“I like to show a person’s personality and character, but I also like to get to ‘why’ they are who they are,” he said.

Because of COVID-19, Davis said he can’t do readings at this time, but decided to launch the book anyway.

“It was time for me, and I believe it was time for the readers,” he said. “I don’t have to be out reading it or marketing it. I just want people to pick it up and enjoy stories they might remember reading in the paper in the past.”

While people are still somewhat staying home, Davis noted it’s a good time to sit and read about Franklin County neighbors or former neighbors. 

“I’m surprised and glad that the Recorder ran these stories,” he said. “I hope everyone who reads the book sees themselves in some of these people, characters. I hope they are inspired like I was every time. These people spent their lives living in an iron lung, gardening, mourning, being an activist, working in trees. Much of the time their lives weren’t glamorous, but they were real.”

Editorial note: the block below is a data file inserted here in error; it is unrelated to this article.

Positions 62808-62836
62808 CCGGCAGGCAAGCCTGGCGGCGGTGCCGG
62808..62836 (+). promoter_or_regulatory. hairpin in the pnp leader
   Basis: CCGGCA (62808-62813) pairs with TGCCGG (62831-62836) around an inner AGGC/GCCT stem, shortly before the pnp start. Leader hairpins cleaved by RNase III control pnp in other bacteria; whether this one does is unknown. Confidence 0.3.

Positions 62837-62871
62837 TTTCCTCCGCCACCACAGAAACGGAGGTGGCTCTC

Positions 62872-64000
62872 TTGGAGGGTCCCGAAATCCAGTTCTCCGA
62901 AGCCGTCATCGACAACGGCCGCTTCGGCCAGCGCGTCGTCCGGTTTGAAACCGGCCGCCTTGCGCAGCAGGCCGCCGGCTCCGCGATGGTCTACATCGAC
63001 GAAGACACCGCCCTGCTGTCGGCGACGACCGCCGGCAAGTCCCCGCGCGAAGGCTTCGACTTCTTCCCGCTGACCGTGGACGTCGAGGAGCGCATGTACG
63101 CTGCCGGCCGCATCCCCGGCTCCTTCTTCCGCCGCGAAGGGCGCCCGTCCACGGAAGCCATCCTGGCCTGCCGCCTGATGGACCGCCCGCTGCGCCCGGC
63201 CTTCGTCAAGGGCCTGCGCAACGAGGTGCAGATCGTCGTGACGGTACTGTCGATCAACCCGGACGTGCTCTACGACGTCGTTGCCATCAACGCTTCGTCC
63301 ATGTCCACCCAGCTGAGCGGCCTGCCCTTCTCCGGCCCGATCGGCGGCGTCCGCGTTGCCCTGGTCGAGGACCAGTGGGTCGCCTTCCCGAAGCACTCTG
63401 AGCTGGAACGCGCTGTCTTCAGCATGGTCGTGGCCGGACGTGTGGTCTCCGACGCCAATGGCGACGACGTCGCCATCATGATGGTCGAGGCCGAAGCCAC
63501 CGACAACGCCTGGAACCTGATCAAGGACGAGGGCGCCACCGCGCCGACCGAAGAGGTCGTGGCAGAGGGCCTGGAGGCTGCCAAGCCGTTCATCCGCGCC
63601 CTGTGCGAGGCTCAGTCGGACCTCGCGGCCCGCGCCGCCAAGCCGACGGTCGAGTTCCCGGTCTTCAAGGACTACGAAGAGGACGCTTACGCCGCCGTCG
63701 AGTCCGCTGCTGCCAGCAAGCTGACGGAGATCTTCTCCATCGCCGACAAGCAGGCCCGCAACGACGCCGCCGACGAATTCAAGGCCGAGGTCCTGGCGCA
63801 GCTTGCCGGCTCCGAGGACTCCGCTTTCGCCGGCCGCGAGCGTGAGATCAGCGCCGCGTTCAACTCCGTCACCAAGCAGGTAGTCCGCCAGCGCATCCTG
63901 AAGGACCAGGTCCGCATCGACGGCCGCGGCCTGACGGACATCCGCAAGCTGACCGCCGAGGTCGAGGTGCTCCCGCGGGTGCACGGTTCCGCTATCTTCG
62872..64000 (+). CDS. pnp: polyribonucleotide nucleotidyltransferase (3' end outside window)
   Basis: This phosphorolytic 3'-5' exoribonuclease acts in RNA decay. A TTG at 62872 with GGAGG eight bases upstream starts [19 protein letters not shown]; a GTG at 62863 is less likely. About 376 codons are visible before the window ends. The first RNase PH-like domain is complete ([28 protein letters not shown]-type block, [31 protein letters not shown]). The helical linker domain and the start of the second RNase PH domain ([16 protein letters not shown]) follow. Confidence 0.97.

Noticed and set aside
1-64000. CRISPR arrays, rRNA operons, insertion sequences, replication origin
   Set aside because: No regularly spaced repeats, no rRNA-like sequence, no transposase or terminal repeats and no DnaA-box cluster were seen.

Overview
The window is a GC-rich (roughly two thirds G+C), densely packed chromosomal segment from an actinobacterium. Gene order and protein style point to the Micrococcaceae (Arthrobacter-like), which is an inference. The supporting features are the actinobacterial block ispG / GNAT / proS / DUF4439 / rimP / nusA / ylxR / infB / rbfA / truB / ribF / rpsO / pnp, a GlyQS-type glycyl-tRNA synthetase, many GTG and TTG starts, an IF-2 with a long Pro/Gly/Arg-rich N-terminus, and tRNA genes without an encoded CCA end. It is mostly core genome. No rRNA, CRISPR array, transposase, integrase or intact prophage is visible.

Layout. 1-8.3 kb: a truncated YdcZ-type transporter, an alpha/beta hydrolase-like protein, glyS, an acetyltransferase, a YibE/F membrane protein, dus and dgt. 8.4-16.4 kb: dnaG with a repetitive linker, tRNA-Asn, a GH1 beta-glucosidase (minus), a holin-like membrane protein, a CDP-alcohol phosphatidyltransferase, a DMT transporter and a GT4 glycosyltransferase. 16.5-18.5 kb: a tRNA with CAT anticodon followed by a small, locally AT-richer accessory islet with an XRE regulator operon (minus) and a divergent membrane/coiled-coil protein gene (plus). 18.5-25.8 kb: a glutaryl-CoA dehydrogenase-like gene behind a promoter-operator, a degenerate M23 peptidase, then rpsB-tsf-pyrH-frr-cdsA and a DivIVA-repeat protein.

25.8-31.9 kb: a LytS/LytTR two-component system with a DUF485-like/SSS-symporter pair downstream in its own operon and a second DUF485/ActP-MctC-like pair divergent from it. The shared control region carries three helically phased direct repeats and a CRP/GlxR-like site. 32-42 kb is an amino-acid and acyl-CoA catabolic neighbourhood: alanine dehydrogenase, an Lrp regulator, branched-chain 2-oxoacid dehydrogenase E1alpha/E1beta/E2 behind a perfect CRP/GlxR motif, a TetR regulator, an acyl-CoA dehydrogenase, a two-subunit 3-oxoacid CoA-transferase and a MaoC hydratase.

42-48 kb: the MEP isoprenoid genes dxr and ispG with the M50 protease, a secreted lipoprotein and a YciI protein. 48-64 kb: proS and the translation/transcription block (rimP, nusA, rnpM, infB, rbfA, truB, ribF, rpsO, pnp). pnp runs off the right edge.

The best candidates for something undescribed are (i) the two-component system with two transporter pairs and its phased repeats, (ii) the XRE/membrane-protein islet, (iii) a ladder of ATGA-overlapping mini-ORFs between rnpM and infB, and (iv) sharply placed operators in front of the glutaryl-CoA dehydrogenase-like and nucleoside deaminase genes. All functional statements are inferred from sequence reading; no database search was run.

Looking to the future, Davis says he also plans to return to learning piano, take some lessons in pastels, do some Tai Chi and blog. He’ll also be meditating more than he has been to keep himself centered.

“Inner Landscapes” can be found at Boswell’s Books and Sawyer News, both in Shelburne Falls, World Eye Bookshop in Greenfield and Broadside Bookshop in Northampton, as well as on Davis’ website: richiedavis.net

Davis said he recognizes the struggles of newspapers at this time, so he is donating half of his initial royalties to The Greenfield Recorder.

“This is important to me, because it was the newspaper that allowed me to do these locally rooted, universal, amazing stories,” he said.

Reach Anita Fritz at 413-772-9591 or afritz@recorder.com.


Support Local Journalism

Subscribe to the Greenfield Recorder, keeping Franklin County informed since 1792.

Greenfield Recorder

14 Hope Street
Greenfield, MA 01302-1367
Phone: (413) 772-0261


Copyright © 2021 by Newspapers of Massachusetts, Inc.
Terms & Conditions - Privacy Policy